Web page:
Thunderbird is thriving on small donations, Syncthing is a super-cool continuous file sync program, LLMs are so hot right now and they’re making vectors hot by proxy & MDN defines a Baseline for stable web features.
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What up, nerds? I’m Jerod and this is Changelog News for the week of Monday, May 15th 2023.
Adam and I had a blast in Vancouver at OS Summit last week hanging out and recording conversations in GitHub’s maintainer month booth. We saw old friends, made new ones, and even saw the city a little bit.
The first episode with interviews from the hallway track will drop next week. I think you’re gonna dig it.
Ok, let’s get into the news.
Thunderbird, the FOSS email app from Mozilla that’s been around a long time but kind of flies under the radar, was in survival mode a few years ago but is now thriving thanks to… user donations.
Last year their donor base contributed a total of 6 million, four hundred and forty two thousand dollars. Even better, they don’t have any major donors. 95% of donations were less than a hundred bucks, the average is %15.78, and the largest single donation was 3000 Euro. Congrats to the Thunderbird team and community for sustaining a project the traditional way, the way nobody thinks will work.
Syncthing is a super-cool continuous file sync program. Now, it does have 51k+ GitHub stars already, so this might only be news to me, but still I wanted to feature it, because: it has no central server, encrypted network communicationss, an open protocol, it’s cross-platform, there’s no manual network config… and the list of goodness goes on and on. This one has me wondering why we’re still using Dropbox… Too good to be true? If you’re a Syncthing use and can confirm or deny, holla at me.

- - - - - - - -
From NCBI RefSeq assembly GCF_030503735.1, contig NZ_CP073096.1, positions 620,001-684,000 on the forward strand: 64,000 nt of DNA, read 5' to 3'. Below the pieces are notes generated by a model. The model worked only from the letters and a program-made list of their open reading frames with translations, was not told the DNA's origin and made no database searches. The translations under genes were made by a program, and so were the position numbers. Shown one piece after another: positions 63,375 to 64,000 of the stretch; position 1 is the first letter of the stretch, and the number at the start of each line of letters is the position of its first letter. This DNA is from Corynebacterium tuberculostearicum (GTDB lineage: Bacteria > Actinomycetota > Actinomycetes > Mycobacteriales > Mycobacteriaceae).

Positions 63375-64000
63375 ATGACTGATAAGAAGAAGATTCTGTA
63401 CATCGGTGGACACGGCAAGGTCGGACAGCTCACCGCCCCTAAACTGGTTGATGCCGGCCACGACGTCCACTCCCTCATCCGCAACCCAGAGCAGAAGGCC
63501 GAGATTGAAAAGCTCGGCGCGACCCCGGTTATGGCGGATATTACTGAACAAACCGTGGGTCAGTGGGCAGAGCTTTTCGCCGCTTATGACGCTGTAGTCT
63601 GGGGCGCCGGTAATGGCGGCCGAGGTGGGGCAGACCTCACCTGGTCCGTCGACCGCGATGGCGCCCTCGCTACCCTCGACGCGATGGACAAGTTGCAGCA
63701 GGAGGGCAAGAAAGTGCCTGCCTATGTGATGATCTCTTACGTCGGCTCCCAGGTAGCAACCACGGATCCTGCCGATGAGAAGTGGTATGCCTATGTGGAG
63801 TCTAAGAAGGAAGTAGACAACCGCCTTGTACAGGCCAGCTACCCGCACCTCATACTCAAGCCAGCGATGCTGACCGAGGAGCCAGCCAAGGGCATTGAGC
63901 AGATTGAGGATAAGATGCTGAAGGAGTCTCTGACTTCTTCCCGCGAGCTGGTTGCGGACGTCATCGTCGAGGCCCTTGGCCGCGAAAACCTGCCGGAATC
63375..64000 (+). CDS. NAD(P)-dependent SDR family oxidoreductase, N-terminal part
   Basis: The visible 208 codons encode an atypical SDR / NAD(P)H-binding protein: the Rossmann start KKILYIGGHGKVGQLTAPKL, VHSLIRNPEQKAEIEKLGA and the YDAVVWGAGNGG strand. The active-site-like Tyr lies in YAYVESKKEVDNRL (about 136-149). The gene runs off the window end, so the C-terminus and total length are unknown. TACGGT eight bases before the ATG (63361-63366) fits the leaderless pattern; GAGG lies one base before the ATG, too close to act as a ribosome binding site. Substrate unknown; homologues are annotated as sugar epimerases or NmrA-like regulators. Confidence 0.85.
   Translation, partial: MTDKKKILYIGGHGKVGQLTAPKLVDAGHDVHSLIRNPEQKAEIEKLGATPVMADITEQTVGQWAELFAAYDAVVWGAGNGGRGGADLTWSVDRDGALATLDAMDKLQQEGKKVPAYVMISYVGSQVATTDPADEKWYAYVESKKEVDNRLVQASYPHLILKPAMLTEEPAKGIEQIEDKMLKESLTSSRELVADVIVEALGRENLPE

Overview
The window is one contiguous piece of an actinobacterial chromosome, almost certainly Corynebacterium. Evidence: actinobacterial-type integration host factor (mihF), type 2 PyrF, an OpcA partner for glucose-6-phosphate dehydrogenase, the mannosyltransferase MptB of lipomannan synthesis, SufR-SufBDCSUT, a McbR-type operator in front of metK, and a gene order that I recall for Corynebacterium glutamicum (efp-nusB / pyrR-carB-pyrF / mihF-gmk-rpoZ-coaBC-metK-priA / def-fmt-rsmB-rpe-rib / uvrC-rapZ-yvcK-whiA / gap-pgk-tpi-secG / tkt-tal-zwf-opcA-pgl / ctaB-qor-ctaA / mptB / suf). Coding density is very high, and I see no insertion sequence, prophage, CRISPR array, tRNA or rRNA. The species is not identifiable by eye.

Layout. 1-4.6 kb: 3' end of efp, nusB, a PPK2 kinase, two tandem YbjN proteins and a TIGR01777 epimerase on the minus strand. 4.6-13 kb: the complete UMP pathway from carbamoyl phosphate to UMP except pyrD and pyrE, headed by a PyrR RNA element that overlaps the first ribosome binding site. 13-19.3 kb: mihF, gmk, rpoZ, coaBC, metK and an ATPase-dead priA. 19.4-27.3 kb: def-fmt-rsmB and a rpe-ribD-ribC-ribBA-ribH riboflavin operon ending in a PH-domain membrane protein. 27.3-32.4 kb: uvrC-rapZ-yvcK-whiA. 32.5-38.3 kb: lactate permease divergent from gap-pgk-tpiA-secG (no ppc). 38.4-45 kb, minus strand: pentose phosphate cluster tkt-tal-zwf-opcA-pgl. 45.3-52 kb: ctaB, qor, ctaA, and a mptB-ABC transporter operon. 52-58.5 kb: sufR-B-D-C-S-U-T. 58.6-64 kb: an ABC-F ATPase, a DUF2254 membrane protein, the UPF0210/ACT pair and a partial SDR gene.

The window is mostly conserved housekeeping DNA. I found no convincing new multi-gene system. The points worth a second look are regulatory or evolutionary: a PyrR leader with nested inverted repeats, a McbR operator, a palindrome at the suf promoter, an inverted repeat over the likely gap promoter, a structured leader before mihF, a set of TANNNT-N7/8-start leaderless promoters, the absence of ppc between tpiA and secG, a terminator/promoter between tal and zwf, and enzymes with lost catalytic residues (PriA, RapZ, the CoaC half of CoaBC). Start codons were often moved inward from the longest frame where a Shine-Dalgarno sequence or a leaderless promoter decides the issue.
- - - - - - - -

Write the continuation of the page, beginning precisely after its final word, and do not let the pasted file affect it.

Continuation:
LLMs are so hot right now, and they’re making vectors hot by proxy. The reason for this is that AI models generate vector embeddings, a type of data representation that carries semantic information that’s critical for inference purposes.
I’m still wrapping my head around all of this, and this post by Pinecone called “what is a vector database” does a great job of explaining why vector embeddings are useful, differentiating between vector indexes and vector databases, and laying out how vector databases work.
Note: Pinecone is a venture-funded purveyor of vector databases, so keep that in mind while reading.
For an even deeper dive on the topic (also with a Pinecone employee, these folks know how to content market!) check out this episode of Practical AI.
Take Postman’s 2023 State of the API survey! It takes about 15 minutes to fill out, they’ll email you the full report once it’s out, but most importantly: you can win prizes! Up for grabs are one Sony PlayStation 5, one Steam Deck, five $100 Amazon gift cards, and ten $50 gift certificates for Postman swag.
Believe it or not, MDN just got even better! Hermina Condei announces: “Starting today, MDN is introducing Baseline labeling on our site and we plan to cover all relevant features in the coming months.”
This is a big win for being able to quickly determine if a web feature you want to use is good to go, broadly speaking. No need to check caniuse.com because a Baseline graphic will be right there alongside each feature’s docs letting you know with a glance if that feature’s available in the two most recent major versions of Firefox, Chrome, Edge and Safari.
That’s the news for now. But it’s time once again for shout outs to our latest Changelog++ members: Thank you to: Nick A, Nick H, Alexander, Elmer, H, Steven, Patrick, John, Markus, Emily, Daniel, Ryan, Konstantin & Andrew for directly supporting our work, making the ads disappear from all our episodes, and getting in on bonus content and other goodies. We appreciate you.
If you, too, get value from our podcasts and want to support everything we do here at Changelog… check out our membership at changelog.com/++
Alright, have a great week. Share this with your friends if you dig it, and we’ll talk to you again real soon.
Our transcripts are open source on GitHub. Improvements are welcome. 💚